Thursday, 11 February 2016
Syria's Aleppo fighting displaces 50,000 people, says Red Cross
A surge in fighting in Syria's Aleppo province has displaced about 50,000 people, the International Committee of the Red Cross (ICRC) has warned.
The humanitarian situation is deteriorating rapidly, the ICRC added, with water supplies to Aleppo city cut.
The Syrian government is attempting to recapture rebel-held parts of the major city backed by Russian air power.
Turkey is under pressure to allow in 30,000 Syrian refugees stranded on its border.
In a statement , the ICRC said supply routes for aid had been cut, putting civilians under "enormous pressure".
"The temperatures are extremely low and, without an adequate supply of food, water and shelter, displaced people are trying to survive in very precarious conditions," said the head of the ICRC in Syria, Marianne Gasser.
Medecins Sans Frontieres (MSF) has warned that fighting in Azaz, near the Turkish border, has left health systems "close to collapse".
New arrivals from the fighting have been forced to seek shelter in already thinly-stretched refugee camps, according to the charity.
"There is a risk that people, including young children and the elderly, could be stuck living in the open in freezing conditions, for several days at least," said MSF's Muskilda Zancada.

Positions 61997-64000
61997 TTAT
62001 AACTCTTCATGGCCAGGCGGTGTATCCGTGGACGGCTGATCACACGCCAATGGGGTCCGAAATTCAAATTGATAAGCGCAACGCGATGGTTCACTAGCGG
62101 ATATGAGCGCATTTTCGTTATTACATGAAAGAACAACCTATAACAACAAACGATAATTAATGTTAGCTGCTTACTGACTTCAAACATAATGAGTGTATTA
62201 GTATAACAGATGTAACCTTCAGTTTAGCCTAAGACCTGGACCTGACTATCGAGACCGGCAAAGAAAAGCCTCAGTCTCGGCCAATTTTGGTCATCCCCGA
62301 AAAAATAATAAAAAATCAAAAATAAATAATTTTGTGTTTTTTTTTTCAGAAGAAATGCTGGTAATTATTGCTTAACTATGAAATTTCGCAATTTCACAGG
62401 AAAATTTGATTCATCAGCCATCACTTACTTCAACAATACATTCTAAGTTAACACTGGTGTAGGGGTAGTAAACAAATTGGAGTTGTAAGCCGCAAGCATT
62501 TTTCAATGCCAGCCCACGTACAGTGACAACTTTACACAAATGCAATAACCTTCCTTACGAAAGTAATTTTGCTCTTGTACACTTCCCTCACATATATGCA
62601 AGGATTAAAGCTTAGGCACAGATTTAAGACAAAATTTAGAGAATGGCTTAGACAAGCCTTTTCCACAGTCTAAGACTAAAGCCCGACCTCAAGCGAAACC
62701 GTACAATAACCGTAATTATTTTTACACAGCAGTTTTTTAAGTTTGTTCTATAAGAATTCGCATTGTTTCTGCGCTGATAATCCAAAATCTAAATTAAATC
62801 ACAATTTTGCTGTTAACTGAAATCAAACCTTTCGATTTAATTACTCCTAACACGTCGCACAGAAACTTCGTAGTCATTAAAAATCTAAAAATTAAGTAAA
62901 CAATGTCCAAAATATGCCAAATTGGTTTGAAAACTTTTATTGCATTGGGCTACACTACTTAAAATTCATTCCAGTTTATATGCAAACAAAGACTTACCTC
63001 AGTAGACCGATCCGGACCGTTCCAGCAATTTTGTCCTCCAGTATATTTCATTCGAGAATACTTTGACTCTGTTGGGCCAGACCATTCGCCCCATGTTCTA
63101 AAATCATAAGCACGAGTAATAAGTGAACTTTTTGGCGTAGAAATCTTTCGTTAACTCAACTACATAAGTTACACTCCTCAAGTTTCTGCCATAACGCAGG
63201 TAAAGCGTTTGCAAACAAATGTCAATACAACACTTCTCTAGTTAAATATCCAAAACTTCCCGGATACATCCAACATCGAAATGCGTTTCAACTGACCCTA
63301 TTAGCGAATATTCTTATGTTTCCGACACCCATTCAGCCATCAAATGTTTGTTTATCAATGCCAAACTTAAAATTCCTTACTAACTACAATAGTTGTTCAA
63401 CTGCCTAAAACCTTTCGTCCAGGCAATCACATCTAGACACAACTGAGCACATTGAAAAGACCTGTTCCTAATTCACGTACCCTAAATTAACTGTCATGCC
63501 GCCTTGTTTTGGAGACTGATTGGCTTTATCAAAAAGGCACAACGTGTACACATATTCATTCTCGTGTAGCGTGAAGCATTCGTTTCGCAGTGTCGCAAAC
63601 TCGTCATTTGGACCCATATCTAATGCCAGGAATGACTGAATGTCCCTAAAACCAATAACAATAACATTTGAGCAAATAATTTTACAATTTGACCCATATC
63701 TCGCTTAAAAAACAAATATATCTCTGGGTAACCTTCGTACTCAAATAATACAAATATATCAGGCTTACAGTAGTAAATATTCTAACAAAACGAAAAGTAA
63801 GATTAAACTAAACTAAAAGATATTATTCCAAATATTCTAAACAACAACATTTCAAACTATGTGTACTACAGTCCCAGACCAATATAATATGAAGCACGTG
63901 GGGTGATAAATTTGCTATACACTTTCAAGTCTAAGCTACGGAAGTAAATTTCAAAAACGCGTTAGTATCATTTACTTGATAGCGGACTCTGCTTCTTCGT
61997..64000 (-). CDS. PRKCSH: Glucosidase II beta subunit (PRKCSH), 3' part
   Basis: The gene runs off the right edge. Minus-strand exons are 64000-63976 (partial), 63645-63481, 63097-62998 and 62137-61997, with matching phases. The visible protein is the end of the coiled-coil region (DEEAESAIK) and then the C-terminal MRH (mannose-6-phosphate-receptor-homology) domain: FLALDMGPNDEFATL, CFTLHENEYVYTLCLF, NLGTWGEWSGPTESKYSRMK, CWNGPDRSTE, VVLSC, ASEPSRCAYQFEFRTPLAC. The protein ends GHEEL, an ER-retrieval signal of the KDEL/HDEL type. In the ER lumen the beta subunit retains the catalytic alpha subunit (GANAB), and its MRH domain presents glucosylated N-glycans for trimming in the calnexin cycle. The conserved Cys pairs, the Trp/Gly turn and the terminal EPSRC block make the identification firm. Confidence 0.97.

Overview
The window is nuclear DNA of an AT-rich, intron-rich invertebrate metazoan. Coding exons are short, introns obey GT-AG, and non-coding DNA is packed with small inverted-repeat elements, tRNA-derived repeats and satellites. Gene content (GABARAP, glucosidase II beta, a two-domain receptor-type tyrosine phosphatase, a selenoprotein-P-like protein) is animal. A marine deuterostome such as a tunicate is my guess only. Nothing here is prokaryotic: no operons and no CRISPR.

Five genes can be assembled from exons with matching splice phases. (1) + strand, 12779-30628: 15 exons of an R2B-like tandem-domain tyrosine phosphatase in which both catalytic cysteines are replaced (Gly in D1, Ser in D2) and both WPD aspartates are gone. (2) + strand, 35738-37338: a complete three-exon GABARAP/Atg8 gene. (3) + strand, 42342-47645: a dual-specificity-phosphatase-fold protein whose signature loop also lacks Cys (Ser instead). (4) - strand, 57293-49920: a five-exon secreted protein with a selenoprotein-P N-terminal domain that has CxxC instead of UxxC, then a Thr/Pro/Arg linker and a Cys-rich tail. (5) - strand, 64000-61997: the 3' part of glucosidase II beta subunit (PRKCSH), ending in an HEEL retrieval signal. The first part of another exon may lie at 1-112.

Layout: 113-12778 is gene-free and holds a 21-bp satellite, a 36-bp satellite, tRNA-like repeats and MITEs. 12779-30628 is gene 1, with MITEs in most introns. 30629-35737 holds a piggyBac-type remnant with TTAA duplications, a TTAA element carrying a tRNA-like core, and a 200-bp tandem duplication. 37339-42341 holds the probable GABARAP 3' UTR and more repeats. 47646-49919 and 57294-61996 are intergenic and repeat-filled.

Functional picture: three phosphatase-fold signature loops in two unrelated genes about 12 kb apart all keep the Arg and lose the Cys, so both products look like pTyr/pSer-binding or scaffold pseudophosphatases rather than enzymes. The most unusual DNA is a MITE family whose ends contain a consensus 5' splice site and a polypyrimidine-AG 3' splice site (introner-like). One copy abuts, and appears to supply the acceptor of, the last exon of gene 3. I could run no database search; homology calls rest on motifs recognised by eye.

Turkey has already taken in more than 2.5 million Syrian refugees over the past five years and says it will continue to do so in a "controlled fashion".
Up to 300,000 could be cut off from aid if the offensive by Syrian government forces and Iranian-backed militias encircles Aleppo, the UN has said.
More than 500 people, including dozens of civilians, have been killed since the assault began at the start of the month, according to the Syrian Observatory for Human Rights monitoring group.
Elsewhere, Kurdish fighters had expelled other anti-government rebels from the Minnigh air base, in northern Syria, the Observatory told the AFP agency.
At the UN Security Council on Wednesday, world powers again urged Russia to stop carrying out air strikes in support of ally Syria.
The appeals came before Thursday's meeting between key parties in Munich, Germany, aimed at restarting abortive peace talks.
"The [Syrian] regime and its allies cannot pretend they are extending a hand to the opposition while with their other hand they are trying to destroy them," France's UN ambassador Francois Delattre told reporters.
But Russian ambassador Vitaly Churkin said his country was not about to be "apologetic" for its actions.
He accused other Security Council members of exploiting the humanitarian situation for their own political gain.
Russia says its strikes target what it calls terrorists, but Western powers say they have been used against opposition groups fighting the Syrian government.